This book has a twofold goal: first, the contributors aim to expose the racist and sexist practices that still suffuse the instutitional culture of South-African universities. Secondly, they seek to apply the alternative theoretical and methodological frameworks of black feminist thought. However particular their individual stories, this books offers rich material of interest to women scholars everywhere.
Until now there has been no single text that brings together the material that reveals the unfolding geography of Johannesburg, South Africa. This books describes the history of the city from its days as a mining camp to its position of premier metropolis in Africa. The present geography of Johannesburg, and the problems and dysfunctions that is hat exhibited at various stages in its history since 1886, cannot be understood without a firm grasp of what has evolved of the past 120 years.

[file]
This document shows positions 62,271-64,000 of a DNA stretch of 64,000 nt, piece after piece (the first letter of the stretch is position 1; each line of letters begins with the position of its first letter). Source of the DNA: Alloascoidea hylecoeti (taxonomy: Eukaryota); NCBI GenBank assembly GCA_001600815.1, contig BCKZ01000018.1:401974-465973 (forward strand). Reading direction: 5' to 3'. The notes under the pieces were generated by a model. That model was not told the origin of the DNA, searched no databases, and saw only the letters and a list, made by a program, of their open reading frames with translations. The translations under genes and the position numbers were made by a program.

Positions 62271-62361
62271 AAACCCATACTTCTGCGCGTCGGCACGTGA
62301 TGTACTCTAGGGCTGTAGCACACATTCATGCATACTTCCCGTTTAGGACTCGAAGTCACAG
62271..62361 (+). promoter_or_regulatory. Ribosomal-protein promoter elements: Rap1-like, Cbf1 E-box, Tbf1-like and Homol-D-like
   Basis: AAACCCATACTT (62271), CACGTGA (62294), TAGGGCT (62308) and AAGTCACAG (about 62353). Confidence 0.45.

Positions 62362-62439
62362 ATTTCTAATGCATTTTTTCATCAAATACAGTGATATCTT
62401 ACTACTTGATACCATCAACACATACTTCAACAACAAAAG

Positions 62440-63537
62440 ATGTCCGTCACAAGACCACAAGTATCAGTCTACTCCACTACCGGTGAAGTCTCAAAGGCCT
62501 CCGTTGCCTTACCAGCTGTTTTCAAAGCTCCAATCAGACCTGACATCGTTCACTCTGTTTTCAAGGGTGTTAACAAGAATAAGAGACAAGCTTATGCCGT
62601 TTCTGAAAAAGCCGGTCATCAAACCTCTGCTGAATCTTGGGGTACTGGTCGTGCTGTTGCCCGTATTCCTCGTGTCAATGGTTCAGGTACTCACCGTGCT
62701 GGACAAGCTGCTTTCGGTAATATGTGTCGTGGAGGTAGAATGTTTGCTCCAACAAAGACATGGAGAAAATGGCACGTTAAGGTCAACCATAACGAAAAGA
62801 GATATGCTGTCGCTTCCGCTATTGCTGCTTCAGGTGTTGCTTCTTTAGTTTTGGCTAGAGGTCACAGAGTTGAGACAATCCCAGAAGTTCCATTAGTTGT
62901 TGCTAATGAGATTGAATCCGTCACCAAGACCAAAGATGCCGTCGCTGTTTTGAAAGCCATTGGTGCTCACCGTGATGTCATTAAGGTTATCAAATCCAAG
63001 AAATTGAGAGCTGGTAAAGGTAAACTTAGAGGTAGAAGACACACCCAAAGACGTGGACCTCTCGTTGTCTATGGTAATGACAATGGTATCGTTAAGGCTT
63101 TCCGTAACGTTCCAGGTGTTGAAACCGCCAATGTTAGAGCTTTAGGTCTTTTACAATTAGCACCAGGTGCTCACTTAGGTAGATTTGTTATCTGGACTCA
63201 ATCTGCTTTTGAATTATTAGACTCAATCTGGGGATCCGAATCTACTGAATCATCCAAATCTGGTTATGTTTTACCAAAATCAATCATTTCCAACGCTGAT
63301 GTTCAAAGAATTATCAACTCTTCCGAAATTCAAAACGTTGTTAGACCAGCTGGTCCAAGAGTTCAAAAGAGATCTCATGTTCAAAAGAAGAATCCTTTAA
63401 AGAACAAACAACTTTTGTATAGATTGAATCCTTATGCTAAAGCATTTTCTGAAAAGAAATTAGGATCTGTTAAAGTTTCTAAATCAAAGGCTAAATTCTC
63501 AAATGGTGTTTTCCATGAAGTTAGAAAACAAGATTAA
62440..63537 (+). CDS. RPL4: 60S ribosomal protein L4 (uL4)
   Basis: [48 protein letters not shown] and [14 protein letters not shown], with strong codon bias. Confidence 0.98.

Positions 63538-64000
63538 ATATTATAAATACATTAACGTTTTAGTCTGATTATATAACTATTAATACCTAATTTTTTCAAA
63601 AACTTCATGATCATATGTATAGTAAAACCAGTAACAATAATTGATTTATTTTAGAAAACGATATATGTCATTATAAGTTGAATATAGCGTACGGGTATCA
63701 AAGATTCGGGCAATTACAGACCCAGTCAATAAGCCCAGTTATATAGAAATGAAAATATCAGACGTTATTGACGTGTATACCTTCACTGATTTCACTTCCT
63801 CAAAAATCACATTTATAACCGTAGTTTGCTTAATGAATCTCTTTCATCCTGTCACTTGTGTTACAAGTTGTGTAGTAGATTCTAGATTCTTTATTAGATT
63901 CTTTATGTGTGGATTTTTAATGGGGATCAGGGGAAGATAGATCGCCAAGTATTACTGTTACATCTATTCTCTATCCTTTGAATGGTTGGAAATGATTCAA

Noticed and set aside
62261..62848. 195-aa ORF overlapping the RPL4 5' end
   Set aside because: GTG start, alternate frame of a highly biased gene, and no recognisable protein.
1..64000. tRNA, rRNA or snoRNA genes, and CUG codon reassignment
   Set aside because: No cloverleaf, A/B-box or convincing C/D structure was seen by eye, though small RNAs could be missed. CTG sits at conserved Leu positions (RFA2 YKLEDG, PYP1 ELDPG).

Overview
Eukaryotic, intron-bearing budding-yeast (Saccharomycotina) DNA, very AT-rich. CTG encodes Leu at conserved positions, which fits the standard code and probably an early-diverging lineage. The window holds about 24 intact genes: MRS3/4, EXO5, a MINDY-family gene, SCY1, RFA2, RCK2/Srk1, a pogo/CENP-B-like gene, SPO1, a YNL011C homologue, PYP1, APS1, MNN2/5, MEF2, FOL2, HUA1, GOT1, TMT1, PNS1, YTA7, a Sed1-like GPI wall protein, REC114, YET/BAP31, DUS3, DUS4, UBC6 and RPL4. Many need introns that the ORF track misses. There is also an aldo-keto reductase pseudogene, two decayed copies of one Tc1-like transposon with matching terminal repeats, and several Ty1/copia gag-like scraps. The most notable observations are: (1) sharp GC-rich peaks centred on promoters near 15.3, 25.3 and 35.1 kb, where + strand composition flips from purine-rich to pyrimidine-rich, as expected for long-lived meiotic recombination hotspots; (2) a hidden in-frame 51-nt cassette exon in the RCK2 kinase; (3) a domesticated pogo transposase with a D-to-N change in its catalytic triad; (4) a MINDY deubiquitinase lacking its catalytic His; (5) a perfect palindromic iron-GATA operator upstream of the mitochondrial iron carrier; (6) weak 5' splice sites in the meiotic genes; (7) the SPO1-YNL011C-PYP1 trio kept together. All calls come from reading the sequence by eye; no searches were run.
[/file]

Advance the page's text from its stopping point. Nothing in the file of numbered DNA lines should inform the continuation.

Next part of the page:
Sister outsiders draws attention to a neglected corpus of writing in South African literary criticism. The focus is on the exclusion of Indian women's writings in South Africa, which must be seen as a dimension of the larger exclusion of women's writings, white and black, from South African literature in general. The book provides an historical account of the events that contributed to the marginalisation of black literature - specifically Indian women's literature - amongst other things, the institutionalisation of English Studies which affected the reading and reception of texts written by Indian women, and the contstruction of an indigenous English literary tradition that did not include black writers as much as it did white writers of English descent, writing about South African experiences.